Hall, Thomas to lead team at La Course by the Tour de France
If Katie Hall says this year’s route of La Course is most challenging she’s ever ridden, you know the 112.5-kilometer race will to be an exciting, yet hard fought battle for top honors in eastern France July 17. This year’s parcours starts in Duingt and takes in four categorized climbs before finishing in Le Grand-Bornand. The real tests are Col de la Romme and the Col de la Colombière two category 1 climbs before a 13 kilometers descent rising to a false flat right before the finish line.
Challenging one-day race to be held July 17
“We rode most of the route today and I think It’s the hardest course I have ever raced on,” said Katie Hall, winner of the women’s Tour of California. “They are four categorized climbs including two Cat 1 climbs and quite a bit of wind. I’m not sure how the race will play out in the last descent except I know it will be very small groups or single riders that go over the top of the final climb. The descent has both technical aspects and parts where real power will be required to maintain a gap or chase down a leader. The final descent means that more abilities are needed than simply pure climbing.”
Leah Thomas, fresh from her overall win at the Tour de Feminin, said she’s excited to carry the team’s winning momentum to La Course. Rushlee Buchanan, Diana Peñuela, Lizzy Banks and Lauretta Hanson will round out the six-rider roster.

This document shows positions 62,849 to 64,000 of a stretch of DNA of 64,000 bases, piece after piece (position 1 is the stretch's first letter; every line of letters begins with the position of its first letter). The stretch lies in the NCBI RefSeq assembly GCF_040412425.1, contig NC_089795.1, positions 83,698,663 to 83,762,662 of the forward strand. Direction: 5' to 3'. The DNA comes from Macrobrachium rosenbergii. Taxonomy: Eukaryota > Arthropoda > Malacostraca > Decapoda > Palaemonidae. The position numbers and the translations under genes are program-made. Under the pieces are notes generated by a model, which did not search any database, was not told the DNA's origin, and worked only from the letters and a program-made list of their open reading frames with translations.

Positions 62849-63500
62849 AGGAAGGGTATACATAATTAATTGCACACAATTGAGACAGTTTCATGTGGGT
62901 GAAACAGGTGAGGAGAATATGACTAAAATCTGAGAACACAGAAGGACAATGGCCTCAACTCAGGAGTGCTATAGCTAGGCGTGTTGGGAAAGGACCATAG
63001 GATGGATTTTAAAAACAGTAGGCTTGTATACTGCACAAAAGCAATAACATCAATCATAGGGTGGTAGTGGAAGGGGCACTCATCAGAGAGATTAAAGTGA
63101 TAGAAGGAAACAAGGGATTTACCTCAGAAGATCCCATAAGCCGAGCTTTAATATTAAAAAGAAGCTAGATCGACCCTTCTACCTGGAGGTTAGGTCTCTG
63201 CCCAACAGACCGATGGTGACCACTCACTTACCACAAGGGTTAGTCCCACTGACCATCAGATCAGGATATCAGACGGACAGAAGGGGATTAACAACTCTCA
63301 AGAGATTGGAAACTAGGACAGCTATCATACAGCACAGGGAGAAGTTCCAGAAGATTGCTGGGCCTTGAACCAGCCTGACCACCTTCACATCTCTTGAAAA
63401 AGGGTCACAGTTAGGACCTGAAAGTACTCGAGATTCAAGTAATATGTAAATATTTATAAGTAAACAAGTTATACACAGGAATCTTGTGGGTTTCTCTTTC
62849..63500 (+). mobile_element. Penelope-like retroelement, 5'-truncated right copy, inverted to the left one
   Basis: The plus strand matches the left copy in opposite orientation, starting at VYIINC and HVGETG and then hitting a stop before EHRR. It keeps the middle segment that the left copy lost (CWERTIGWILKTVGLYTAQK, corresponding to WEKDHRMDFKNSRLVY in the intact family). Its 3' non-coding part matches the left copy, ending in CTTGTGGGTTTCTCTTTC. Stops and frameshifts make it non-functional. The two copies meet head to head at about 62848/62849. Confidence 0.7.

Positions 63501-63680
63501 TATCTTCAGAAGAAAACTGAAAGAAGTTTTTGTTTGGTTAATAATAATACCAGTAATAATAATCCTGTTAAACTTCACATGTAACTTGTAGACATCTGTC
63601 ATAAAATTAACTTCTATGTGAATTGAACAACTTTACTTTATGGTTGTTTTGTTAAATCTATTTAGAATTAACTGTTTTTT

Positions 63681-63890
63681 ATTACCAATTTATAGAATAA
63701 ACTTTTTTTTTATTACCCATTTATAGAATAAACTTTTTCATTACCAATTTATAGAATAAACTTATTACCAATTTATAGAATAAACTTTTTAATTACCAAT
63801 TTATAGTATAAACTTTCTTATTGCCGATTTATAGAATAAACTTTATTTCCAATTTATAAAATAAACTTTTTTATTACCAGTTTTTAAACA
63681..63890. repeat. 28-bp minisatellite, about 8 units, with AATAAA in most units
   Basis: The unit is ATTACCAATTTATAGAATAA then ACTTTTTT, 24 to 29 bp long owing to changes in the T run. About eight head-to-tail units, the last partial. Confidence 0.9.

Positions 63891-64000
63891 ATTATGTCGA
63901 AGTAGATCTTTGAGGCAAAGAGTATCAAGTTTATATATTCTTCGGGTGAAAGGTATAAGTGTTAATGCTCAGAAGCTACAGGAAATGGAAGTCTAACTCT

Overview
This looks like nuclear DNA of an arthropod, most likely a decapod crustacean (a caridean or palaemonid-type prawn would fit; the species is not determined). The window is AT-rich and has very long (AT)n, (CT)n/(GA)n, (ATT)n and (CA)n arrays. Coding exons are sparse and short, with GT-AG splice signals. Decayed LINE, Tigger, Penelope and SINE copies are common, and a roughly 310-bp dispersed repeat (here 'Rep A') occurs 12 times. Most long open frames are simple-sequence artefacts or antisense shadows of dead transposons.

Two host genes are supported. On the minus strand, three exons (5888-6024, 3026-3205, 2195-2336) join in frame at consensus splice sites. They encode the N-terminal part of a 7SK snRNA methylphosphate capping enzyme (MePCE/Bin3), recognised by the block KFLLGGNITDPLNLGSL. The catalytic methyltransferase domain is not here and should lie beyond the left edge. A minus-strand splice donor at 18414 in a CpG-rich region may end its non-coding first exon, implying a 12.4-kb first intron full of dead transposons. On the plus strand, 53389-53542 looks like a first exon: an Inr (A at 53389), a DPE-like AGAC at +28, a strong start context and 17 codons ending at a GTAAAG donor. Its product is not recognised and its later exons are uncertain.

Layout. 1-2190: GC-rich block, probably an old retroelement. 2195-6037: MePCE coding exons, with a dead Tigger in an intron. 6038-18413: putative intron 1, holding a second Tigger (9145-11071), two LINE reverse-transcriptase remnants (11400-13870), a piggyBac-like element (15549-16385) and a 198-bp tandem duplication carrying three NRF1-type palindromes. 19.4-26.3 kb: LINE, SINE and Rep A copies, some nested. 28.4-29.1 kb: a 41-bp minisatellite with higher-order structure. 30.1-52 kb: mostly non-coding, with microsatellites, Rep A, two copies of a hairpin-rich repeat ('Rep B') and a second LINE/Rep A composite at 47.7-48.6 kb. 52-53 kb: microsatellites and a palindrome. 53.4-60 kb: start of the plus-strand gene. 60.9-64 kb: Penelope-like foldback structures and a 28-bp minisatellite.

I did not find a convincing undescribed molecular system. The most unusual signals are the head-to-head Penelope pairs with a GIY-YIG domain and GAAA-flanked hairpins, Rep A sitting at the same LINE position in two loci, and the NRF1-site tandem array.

“At Feminin, we showed the strength within the team, with many of us taking podiums and finishing with the overall win, a podium sweep in the time trial, and top tens in GC,” Thomas said. “I think we have a good team for hilly, hard courses. I believe our team excels on attritional courses and the final of the race will be relentless.”
“The penultimate climb, the Col de Romme is long and steep.” Thomas went on to say. “While the final climb, the Col de la Colombiere is slightly shorter and shallower, there is very little respite between the two climbs. It will be interesting to see how the race plays out. If a rider can go solo down the final 15 km descent or make it to the line, or if the climbers will regroup into a small bunch sprint finish.”